Climate change could expand the agricultural feasibility of the global boreal region by 44 per cent by the end of the century, according to a study.
However, the scientists warn that the same climate trends that would increase land suitable for crop growth in that area could significantly change the global climatic water balance - negatively impacting agriculture in the rest of the world.
Scientists from the University of Leeds in the UK assessed the impact of climate change on land that could support agriculture in the boreal region, which includes large sections of Canada, Sweden, Norway, Finland, Russia and the US.
They found that the upper edge of land suitable for crop growth could shift as far north as 1,200km from the current position with the most dramatic changes occurring in the inner-continental regions of North America and Eurasia.
Currently only 32 per cent of the boreal region falls into 'growing degree days' - the climate parameter linked to crop growth - and rainfall requirements for small cereal crops, such as oats and barley.
Using global climate models the team was able to predict the future extent of growing degree days and changes in rainfall.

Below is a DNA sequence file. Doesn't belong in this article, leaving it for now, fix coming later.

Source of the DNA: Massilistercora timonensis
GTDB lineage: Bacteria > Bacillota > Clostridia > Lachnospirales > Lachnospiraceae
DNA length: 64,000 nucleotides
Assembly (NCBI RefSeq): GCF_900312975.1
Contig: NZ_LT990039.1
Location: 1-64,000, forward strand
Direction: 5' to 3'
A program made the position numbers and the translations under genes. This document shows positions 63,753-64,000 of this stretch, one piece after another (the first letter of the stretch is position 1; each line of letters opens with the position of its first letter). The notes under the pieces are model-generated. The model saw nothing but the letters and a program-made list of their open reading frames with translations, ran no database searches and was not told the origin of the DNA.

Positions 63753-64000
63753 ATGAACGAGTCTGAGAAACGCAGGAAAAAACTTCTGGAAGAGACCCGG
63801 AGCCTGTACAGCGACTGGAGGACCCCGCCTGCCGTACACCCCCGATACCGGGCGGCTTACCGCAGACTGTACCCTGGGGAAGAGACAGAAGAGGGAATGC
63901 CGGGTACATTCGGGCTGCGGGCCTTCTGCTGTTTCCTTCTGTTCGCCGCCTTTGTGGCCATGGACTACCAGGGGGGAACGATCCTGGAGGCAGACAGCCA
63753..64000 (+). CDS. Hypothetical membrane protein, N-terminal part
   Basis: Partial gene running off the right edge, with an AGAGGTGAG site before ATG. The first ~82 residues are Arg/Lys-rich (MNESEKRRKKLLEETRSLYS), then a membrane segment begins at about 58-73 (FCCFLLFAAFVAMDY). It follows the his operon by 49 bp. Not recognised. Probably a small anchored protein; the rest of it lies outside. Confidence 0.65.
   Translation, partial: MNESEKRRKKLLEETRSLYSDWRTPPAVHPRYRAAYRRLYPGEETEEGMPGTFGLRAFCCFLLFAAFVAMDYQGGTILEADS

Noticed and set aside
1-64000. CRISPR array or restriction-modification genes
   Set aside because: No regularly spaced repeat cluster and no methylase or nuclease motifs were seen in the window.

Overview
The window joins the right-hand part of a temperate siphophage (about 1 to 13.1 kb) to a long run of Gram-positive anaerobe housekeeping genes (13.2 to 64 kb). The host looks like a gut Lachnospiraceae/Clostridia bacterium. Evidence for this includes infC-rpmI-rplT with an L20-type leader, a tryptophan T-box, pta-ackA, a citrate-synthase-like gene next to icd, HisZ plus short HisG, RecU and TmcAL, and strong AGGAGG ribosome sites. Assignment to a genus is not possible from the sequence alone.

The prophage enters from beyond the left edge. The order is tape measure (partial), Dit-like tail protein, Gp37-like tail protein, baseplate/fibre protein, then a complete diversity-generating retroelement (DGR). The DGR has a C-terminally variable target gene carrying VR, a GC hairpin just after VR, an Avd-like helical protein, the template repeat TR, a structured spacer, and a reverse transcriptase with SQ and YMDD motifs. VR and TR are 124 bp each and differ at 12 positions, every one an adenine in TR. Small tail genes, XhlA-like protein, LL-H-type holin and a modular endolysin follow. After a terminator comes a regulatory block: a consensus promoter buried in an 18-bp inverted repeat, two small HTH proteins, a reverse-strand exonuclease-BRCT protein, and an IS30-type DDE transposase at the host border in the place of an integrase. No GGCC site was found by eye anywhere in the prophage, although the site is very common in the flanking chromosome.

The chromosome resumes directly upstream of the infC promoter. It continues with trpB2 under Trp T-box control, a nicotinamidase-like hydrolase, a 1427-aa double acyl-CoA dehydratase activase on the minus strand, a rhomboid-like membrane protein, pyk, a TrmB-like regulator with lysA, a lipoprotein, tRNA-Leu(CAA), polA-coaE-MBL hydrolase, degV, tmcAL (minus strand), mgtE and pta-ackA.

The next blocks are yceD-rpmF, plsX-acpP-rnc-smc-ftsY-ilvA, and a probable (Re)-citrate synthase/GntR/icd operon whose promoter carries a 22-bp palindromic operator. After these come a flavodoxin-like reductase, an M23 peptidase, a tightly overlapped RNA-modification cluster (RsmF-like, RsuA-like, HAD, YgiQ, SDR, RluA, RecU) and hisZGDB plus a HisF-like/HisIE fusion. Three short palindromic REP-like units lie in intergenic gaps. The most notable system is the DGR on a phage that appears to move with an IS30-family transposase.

The study, published in the journal Scientific Reports, estimates that by 2099 roughly 76 per cent of the boreal region could reach the right conditions for agriculture.
However, the study also warns that while total rainfall will generally increase on an annual basis, a warmer climate will also lead to more evaporation with potentially dramatic impact on the climatic water balance, both geographically and across seasons.
For example while the inner continental regions would suffer drought conditions during the summer, the regions around the ocean's rims could see an increase in water available to crops.
Additionally, regions that would suffer temporary summer droughts might see wetter autumns which would have a negative impact on the harvest season.
"Climate change will have a profound impact on our agricultural regions. A projected consequence is the loss of farmland and crops from areas that are currently productive, which is cause for concern regarding long term global food security," said Joseph Holden, a professor at the University of Leeds.
"Therefore we need to know whether in northern high latitudes new areas will become suitable for crops," Holden said.
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